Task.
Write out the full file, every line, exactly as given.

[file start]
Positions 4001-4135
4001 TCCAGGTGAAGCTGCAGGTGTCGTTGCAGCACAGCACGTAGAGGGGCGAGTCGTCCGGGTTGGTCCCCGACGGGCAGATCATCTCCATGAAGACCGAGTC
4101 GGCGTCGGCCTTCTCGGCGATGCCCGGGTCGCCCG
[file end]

Positions 4001-4135
4001 TCCAGGTGAAGCTGCAGGTGTCGTTGCAGCACAGCACGTAGAGGGGCGAGTCGTCCGGGTTGGTCCCCGACGGGCAGATCATCTCCATGAAGACCGAGTC
4101 GGCGTCGGCCTTCTCGGCGATGCCCGGGTCGCCCG